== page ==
Monday, March 12, 2018

A Commentary on Daylight Savings Time

So here is my problem with Daylight Savings Time. Just when I get a routine set that is starting to work, the clocks spring forward an hour and throw a wrench in the entire mix.

I appreciate seeing more of the sun, trust me I do. However, the natural flux of the season is sufficient. We don't need to shift the hour and get our bodies out of sync.

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Now that we are approaching the spring equinox, the balance of the day is beautiful. I see the sun in the morning and the evening. It is finally starting to get warmer and the sun is showing itself to the Pacific Northwest once again.

And then, Daylight Savings Time throws me off.

Here in Seattle, Washington, at the peak of summer, the sun doesn't go down until about 10 pm. That makes it very hard to go to sleep at a reasonable time. Without Daylight Savings Time, the sun would set about 9 pm. Honestly, a much better time to promote a better sleeping pattern for summer.

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Daylight savings time has a sordid history to begin with. The United States officially adopted Daylight Savings Time during World War I, but it was unpopular and was removed soon afterward.

President Franklin D. Roosevelt signed it temporarily into law again during World War II. Again, the law fell away after the war ended. However in 1966, President Lyndon Johnson signed a bill creating a law where Daylight Savings time began on the last Sunday of April and ended on the last Sunday of October each year. This changed again under Ronald Reagan and then yet again by President Bush.

Bush signed the Energy Policy Act in 2005 "To ensure jobs for our future with secure, affordable, and reliable energy." This gave a number of tax breaks and also extended Daylight Savings Time by four weeks to end in November instead of October.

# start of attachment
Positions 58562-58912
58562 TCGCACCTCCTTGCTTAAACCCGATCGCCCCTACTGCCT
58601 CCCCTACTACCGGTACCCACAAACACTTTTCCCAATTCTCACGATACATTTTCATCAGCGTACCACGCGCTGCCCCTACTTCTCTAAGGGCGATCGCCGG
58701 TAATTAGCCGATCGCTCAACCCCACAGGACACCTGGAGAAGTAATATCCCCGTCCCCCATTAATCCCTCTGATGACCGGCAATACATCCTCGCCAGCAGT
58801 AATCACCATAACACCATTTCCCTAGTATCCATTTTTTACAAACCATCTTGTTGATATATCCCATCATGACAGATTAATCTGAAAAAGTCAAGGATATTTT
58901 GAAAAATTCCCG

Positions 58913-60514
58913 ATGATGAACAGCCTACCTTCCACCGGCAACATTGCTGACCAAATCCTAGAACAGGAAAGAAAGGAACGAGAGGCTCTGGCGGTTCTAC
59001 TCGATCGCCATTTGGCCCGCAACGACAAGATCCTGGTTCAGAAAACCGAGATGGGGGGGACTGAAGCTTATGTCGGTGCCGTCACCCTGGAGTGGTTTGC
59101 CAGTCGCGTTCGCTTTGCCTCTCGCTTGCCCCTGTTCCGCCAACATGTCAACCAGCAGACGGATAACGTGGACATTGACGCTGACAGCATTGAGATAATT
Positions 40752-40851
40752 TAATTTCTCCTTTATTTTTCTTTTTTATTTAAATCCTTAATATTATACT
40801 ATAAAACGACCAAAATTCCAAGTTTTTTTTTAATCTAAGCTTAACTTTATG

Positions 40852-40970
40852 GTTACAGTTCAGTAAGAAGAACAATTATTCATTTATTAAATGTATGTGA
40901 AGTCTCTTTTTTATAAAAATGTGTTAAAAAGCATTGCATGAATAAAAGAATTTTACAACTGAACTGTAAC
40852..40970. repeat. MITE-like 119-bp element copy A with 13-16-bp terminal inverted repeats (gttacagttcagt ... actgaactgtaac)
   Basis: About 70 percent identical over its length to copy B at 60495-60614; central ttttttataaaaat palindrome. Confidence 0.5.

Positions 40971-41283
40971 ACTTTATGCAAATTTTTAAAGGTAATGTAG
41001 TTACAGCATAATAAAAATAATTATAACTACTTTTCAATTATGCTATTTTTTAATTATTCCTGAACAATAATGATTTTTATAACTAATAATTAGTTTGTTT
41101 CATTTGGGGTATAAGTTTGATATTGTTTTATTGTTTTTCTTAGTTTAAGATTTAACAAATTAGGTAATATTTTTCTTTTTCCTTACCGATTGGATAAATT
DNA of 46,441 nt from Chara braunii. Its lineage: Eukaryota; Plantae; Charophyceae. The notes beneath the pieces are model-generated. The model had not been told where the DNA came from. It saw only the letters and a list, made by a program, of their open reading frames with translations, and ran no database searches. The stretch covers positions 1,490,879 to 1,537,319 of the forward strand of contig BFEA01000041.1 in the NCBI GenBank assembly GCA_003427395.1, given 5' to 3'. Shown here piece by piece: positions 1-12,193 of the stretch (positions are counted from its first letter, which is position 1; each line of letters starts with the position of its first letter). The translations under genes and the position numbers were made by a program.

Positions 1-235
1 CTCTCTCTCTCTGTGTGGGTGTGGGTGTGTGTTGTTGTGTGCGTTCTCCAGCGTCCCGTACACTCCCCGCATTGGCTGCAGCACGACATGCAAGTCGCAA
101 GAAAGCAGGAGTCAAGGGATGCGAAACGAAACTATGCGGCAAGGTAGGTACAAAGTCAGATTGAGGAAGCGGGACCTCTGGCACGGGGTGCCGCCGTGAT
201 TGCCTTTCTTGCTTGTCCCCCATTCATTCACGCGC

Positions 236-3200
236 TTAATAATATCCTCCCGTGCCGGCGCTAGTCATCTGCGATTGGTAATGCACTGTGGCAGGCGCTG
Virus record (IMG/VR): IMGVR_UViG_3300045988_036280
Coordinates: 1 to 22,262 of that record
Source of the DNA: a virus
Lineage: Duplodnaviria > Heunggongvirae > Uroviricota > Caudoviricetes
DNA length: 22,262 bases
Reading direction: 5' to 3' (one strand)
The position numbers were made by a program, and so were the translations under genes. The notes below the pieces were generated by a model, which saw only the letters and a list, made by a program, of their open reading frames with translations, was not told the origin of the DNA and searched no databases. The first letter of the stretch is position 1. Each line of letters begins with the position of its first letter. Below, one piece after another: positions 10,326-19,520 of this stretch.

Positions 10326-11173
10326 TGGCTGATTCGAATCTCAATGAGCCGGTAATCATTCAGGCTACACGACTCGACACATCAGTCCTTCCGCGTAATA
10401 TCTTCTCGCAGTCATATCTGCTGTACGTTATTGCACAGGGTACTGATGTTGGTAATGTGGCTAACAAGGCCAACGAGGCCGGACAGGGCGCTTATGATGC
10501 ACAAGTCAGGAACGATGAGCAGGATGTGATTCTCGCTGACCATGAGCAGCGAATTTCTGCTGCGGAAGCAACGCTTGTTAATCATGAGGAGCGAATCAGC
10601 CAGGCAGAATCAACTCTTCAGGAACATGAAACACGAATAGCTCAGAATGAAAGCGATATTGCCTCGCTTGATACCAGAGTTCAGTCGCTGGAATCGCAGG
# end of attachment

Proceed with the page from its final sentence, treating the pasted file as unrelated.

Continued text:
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I always thought Daylight Savings Time was created to help the farmers. An extra hour of daylight at the end of the day to harvest the fields seems like a good thing. However, it turns out the opposite is true. The farmers are the only ones to actively lobby against Daylight Savings Time because the lost hour in the morning meant they had to rust to get their crops to market.

Dairy farmers in particular despised the time change because the cows did not adjust well to schedule shifts. Neither do I! Or my kid, or my cat. The supposed benefits of Daylight Savings Time do not in any way make up for the altercation of the internal clock.

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The myth that Daylight Savings Time helps us to be happier and healthier is also completely debunked. According to The Washington Post, the disruption of sleep cycles and circadian rhythm increases the chance for workplace accidents.

So my question is...if we know it isn't really useful and actually has negative effects, then why do we still use it?

My conclusion is that change is hard. It's like the old roast story:


We use Daylight Savings Time because for as long as we remember, we have. We haven't really given it much thought to why we would need it anymore or how it effects us as a human being and society.

I'm not the only one who has thought of this. I found this article by The Smithsonian:


There isn't really an answer. I don't know why we do it, but here we are again springing our clocks forward and drinking coffee to try and keep up. 

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Happy Monday after Daylight Savings Time!
Drink lots of coffee and we'll get through this together.


16 comments:

  1. I respectfully dissent -- I like DST and always have. Easy for me to say now that we're retired and can sleep whenever, but I liked it back when I was still working ... it was so great to have long evenings, not have to drive home from work in the dark or almost dark. (We lived in the PNW back then as you do.)

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  2. I appreciate your opinion! I need a little bit of positivity to keep me going. It is nice to see so much sun. I suppose it is really just the transition that is difficult.

    Thanks so much for stopping by and sharing your thoughts! Have a great week :)

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  3. Replies
    1. Thanks for stopping by! It is nice not to be the only one :)

      Have a great week!